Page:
Editor’s note: This is one in an occasional series on educational issues for the upcoming elections.
The story published in 2002 painted educational images I never forget. The ambitious high school student who was told by the adults at his own school that if he wanted to get a decent education, he’d have to transfer somewhere else. The parents who demanded homework and schoolbooks for their kids – and the teachers who found that if they gave homework, almost none of the students did it, and when they passed out textbooks, they quickly were marked up with gang symbols.
There were teachers who came with big dreams, but, with a third of their students reading at third-grade level, had reduced their expectations to the point where the class assignment might consist of looking through picture books and listening to music, for which students received an A. Almost half the teachers lacked full certification. During class time, some of the teachers read the newspaper instead of teaching, and many of the students wandered the campus instead of going to class.
The other day, a colleague and I were talking about the “best” education coverage we’d ever read. Best, of course, is a silly word when it comes to these things. How do you compare a heartfelt feature with an investigation into the Washington. D.C., schools artificially inflating their graduation rates?
But the conversation made me think once again of this 2002 story in the Los Angeles Times, by Richard Lee Colvin, about Fremont High School in Los Angeles.
Just as the federal No Child Left Behind Act was getting off the ground, this story laid the groundwork for understanding where school reform had gotten its start. Until then, few people realized that low-income students almost invariably got the least-experienced teachers or, worse, the least qualified. Or that frightening numbers of students arrived at high school unable to read.
So today when people bash charter schools or say that schools were so much better before the era of accountability, they might want to consider this story. School reform wasn’t born because things were working so darn well before.
One argument that comes up in the school-reform debate is that kids can’t learn if their parents don’t care. Certainly, parent involvement makes a tremendous difference, but students have proven over and over that they can learn in well-managed schools. Parents might feel intimidated by a system they don’t fully understand, but let’s agree that some parents are falling short. If anything, society – in the form of the school system – should be trying even harder to help the kids who have too little support elsewhere in their lives.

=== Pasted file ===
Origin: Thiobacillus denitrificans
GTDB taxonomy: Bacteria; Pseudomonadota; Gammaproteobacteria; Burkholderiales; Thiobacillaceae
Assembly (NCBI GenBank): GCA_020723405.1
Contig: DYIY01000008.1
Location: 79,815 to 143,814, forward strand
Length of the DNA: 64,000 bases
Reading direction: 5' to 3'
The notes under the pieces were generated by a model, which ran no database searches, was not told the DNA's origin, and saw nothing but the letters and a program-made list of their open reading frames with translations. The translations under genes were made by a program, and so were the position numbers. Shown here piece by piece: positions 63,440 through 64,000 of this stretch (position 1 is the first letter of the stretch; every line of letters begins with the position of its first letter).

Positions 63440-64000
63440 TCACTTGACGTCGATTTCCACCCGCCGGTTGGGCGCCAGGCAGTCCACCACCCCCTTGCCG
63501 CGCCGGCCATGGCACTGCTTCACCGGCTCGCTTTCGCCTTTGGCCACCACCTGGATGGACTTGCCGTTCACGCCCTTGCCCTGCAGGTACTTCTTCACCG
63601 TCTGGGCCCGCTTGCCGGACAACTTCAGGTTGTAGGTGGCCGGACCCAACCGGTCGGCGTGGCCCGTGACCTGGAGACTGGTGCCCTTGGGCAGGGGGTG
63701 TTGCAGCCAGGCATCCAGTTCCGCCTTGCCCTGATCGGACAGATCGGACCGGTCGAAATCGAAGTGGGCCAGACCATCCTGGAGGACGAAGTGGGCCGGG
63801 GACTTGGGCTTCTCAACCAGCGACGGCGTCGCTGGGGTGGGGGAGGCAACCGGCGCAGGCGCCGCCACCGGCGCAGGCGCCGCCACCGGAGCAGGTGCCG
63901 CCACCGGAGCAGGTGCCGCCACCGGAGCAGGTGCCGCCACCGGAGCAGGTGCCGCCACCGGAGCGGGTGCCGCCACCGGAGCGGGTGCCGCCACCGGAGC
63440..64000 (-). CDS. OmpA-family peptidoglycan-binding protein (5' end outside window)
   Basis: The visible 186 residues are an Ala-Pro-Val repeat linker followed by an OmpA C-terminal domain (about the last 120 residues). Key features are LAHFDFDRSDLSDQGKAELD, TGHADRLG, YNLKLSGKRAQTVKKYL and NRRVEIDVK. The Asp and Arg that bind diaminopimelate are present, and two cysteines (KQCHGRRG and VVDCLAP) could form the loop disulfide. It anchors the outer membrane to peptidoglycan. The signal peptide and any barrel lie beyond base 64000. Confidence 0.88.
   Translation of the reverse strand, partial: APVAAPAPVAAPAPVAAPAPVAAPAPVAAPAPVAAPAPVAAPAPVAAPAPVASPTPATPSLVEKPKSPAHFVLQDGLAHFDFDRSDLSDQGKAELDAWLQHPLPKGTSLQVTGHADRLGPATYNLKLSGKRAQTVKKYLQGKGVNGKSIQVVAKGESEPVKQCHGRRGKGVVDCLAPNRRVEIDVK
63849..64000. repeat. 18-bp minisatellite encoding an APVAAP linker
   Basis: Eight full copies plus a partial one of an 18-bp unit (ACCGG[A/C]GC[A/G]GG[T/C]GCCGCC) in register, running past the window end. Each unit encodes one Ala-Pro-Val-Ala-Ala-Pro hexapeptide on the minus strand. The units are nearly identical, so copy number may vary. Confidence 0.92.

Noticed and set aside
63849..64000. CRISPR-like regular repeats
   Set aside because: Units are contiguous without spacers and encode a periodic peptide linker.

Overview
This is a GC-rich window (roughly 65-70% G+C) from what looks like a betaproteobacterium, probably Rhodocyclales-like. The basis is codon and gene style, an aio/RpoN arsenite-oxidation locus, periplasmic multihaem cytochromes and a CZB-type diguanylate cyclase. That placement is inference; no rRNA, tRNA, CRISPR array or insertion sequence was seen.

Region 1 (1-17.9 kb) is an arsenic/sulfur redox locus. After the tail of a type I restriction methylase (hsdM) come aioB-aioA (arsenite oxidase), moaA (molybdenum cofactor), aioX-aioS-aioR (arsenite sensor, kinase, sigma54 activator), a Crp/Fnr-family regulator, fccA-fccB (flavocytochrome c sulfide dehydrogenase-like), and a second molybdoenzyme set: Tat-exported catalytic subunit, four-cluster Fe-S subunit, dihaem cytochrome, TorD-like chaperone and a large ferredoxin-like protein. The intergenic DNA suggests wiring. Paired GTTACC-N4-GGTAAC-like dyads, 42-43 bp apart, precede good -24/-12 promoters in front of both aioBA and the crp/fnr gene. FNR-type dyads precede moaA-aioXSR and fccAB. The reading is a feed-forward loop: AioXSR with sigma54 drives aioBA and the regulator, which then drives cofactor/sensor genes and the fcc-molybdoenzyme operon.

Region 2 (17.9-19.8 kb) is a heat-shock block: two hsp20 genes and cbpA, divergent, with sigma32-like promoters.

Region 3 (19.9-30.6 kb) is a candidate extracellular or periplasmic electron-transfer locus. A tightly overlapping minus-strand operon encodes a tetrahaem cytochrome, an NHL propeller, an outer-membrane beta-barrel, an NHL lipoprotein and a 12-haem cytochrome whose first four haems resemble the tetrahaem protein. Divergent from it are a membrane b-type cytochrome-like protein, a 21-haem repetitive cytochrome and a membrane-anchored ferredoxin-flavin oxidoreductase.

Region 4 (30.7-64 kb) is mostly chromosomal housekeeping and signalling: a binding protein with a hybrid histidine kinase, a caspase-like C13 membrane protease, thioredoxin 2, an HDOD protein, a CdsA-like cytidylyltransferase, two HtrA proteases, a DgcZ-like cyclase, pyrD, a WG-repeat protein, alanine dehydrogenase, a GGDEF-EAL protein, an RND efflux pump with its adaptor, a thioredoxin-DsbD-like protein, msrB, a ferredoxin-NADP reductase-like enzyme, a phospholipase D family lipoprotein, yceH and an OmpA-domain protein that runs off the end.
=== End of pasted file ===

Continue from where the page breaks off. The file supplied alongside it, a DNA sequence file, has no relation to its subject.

But if the article had only provided a rationale for school reform, it wouldn’t be exceptional. What makes Colvin’s story stand out is that he didn’t shy from complexity. He shows why the reform movement’s tendency to blame teachers is simplistic and unfair. At Fremont High, there were students who didn’t care, or who saw the school and its textbooks as canvases for their vandalism.
Top-down orders on class schedules had little to do with the daily realities of school; teachers were pressured from on high to pass students who hadn’t attended half the classes. Many teachers started talking about leaving – more disruption for the school, and more likelihood of inexperienced teachers entering the school.
And if reform advocates continue to finger teachers as the culprits, they might do more than anyone to harm schools. We’re in a period of full employment. Teachers can find other, better-paid work to do if they can’t find respect in the schools.
This, then, is the story we need to carry forward 16 years later. No Child Left Behind failed because it was rigid and punitive and demonized teachers. But when no one was pressing for change, it wasn’t happening. Our split into rigid ideological camps didn’t start with Donald Trump. It was already in schools and it continues to hold them back as we rehash the same old arguments.
There were things that could be done at Fremont High, and some of them have been done, though there’s a long way to go. I visited the school a couple of years ago; it was a calmer, happier place, especially after it split into smaller academies.
The school was leaning on less-rigorous online makeup courses to graduate students – but I talked with those kids. They were far from illiterate. They were doing real work and doing it independently. They felt the school cared about them, and the very fact that they were there showed it to be true.
Counselors had bothered noticing that rising seniors were lacking certain necessary courses to get into California State University campuses, or didn’t have the grades in a course or two. They’d gotten the students squared away with a solution – a very imperfect solution, but a much better outcome than they ever faced in 2002.
Karin Klein is a freelance journalist in Orange County who has covered education, science and food policy. She can be contacted at firstname.lastname@example.org. Follow her on Twitter @kklein100.